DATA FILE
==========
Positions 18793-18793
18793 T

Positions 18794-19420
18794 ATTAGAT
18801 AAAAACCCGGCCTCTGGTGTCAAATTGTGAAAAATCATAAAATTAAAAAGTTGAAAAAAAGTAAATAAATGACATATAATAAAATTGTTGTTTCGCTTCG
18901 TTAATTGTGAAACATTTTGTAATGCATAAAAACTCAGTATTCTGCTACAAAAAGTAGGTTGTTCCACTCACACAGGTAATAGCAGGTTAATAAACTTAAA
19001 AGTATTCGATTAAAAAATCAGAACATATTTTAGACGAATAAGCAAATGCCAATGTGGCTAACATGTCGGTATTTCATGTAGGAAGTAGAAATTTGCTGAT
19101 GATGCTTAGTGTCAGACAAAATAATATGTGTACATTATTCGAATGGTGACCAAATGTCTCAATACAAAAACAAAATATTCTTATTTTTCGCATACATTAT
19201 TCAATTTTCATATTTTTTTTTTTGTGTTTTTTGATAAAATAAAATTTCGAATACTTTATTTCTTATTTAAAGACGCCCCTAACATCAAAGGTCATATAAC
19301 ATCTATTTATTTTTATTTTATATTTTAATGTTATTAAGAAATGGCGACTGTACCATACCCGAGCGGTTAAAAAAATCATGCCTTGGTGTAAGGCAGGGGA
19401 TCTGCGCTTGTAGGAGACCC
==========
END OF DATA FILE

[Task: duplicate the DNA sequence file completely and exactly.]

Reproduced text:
Positions 18793-18793
18793 T

Positions 18794-19420
18794 ATTAGAT
18801 AAAAACCCGGCCTCTGGTGTCAAATTGTGAAAAATCATAAAATTAAAAAGTTGAAAAAAAGTAAATAAATGACATATAATAAAATTGTTGTTTCGCTTCG
18901 TTAATTGTGAAACATTTTGTAATGCATAAAAACTCAGTATTCTGCTACAAAAAGTAGGTTGTTCCACTCACACAGGTAATAGCAGGTTAATAAACTTAAA
19001 AGTATTCGATTAAAAAATCAGAACATATTTTAGACGAATAAGCAAATGCCAATGTGGCTAACATGTCGGTATTTCATGTAGGAAGTAGAAATTTGCTGAT
19101 GATGCTTAGTGTCAGACAAAATAATATGTGTACATTATTCGAATGGTGACCAAATGTCTCAATACAAAAACAAAATATTCTTATTTTTCGCATACATTAT
19201 TCAATTTTCATATTTTTTTTTTTGTGTTTTTTGATAAAATAAAATTTCGAATACTTTATTTCTTATTTAAAGACGCCCCTAACATCAAAGGTCATATAAC
19301 ATCTATTTATTTTTATTTTATATTTTAATGTTATTAAGAAATGGCGACTGTACCATACCCGAGCGGTTAAAAAAATCATGCCTTGGTGTAAGGCAGGGGA
19401 TCTGCGCTTGTAGGAGACCC